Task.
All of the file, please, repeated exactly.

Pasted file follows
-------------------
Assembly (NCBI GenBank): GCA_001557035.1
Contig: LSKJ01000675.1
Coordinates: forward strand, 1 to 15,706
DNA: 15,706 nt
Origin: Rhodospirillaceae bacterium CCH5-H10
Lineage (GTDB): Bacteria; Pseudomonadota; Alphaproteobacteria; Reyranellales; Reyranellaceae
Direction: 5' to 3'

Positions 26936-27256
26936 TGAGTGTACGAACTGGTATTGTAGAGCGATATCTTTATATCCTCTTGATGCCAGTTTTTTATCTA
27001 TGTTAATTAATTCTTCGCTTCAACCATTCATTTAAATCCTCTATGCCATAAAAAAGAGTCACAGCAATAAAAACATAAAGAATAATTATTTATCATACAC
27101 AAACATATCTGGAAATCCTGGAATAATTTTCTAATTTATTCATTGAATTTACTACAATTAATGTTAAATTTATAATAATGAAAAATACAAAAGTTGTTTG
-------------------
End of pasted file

Assembly (NCBI GenBank): GCA_001557035.1
Contig: LSKJ01000675.1
Coordinates: forward strand, 1 to 15,706
DNA: 15,706 nt
Origin: Rhodospirillaceae bacterium CCH5-H10
Lineage (GTDB): Bacteria; Pseudomonadota; Alphaproteobacteria; Reyranellales; Reyranellaceae
Direction: 5' to 3'

Positions 26936-27256
26936 TGAGTGTACGAACTGGTATTGTAGAGCGATATCTTTATATCCTCTTGATGCCAGTTTTTTATCTA
27001 TGTTAATTAATTCTTCGCTTCAACCATTCATTTAAATCCTCTATGCCATAAAAAAGAGTCACAGCAATAAAAACATAAAGAATAATTATTTATCATACAC
27101 AAACATATCTGGAAATCCTGGAATAATTTTCTAATTTATTCATTGAATTTACTACAATTAATGTTAAATTTATAATAATGAAAAATACAAAAGTTGTTTG